We granted certiorari to consider the question as to the correctness of the trial court and Court of Appeals in ruling upon the admissibility of this evidence. The learned Court of Appeals, in support of its opinion that there was no "reversible error", relied upon Code Section 10654 which provides that there should be "no reversal or new trial for errors not affecting the results of the trial".

(1) It is urged upon us by able counsel that inasmuch as both the trial court and Court of Appeals have ruled that the alleged error did not "affect the results of the trial" that this Court should accept it as conclusive of the question. In most cases it would be highly persuasive, if not conclusive upon us. But not so in the case at bar for the manifest reason that the introduction by the plaintiff, Dickey, of the minutes of the court showing his acquittal of arson resulted in greatly impairing if not destroying the only defense which the insurance company had. Moreover it was an issue between the State and the plaintiff to redress a public wrong; while the present suit is to enforce a private right arising under contract. Ordinarily a witness may be asked upon cross-examination questions as to whether or not he has been guilty of certain crimes involving moral turpitude. His answers are binding upon counsel. Not so in the pending case, first because it was the sole and only defense to the plaintiff's suit and secondly the fact that the State was unable to prove "beyond a reasonable doubt" that Dickey was guilty of the crime of arson was wholly inadmissible upon the same issue in the civil suit in which his guilt could be shown by a preponderance of the evidence.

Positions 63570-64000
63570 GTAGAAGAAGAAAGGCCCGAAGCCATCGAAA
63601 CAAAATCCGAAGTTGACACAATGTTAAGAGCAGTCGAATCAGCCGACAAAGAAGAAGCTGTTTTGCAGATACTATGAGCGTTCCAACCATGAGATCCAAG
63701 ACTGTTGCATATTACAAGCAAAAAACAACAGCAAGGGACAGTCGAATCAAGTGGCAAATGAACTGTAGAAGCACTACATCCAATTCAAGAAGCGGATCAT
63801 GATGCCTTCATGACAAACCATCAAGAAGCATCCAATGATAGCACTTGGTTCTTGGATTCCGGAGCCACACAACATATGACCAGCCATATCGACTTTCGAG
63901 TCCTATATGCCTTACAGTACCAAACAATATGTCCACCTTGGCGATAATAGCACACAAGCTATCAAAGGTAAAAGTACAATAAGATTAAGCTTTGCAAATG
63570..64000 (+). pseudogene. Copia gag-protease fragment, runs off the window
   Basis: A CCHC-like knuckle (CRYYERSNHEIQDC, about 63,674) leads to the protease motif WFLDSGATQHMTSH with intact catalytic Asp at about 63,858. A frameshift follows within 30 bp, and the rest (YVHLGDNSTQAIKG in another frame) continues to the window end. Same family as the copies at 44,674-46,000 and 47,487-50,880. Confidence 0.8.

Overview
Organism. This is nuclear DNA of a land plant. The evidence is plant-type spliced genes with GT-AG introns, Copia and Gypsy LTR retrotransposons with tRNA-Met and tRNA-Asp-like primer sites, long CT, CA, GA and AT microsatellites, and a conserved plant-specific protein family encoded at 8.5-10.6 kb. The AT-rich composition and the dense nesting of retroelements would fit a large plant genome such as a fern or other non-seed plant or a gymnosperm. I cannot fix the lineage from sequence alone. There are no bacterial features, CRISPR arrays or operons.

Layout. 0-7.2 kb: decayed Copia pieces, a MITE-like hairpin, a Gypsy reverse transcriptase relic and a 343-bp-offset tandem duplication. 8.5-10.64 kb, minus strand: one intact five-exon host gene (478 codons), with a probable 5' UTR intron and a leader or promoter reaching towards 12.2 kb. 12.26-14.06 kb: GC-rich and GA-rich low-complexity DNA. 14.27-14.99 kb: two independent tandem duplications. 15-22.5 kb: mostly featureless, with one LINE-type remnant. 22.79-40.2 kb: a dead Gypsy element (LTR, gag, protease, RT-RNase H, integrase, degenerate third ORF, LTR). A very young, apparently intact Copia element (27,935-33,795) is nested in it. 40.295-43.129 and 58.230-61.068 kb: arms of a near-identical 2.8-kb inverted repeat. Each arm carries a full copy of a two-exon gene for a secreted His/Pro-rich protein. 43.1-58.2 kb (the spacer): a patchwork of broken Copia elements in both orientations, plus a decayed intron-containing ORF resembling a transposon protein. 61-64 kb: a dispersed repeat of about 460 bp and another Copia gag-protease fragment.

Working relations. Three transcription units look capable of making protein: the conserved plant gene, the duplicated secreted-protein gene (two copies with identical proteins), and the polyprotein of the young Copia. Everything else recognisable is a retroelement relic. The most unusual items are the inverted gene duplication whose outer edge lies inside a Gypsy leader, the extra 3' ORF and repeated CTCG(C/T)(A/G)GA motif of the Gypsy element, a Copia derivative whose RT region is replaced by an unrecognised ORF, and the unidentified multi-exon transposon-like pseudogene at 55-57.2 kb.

We are strongly convinced that when the minutes of the criminal court, showing Dickey's acquittal of arson, was offered in evidence the jury might well have concluded that the insurance company's defense was false, even though the court instructed *75 the jury that it should go only to his credibility. In Massey v. Taylor, 45 Tenn. 447, 448, 98 Am. Dec. 429 it was held: "The acquittal of the plaintiff upon an indictment for embezzlement, is not entitled to any effect as evidence in a civil action, as an answer to the defense of embezzlement, or as tending to show, that, in fact, the plaintiff did not commit the embezzlement."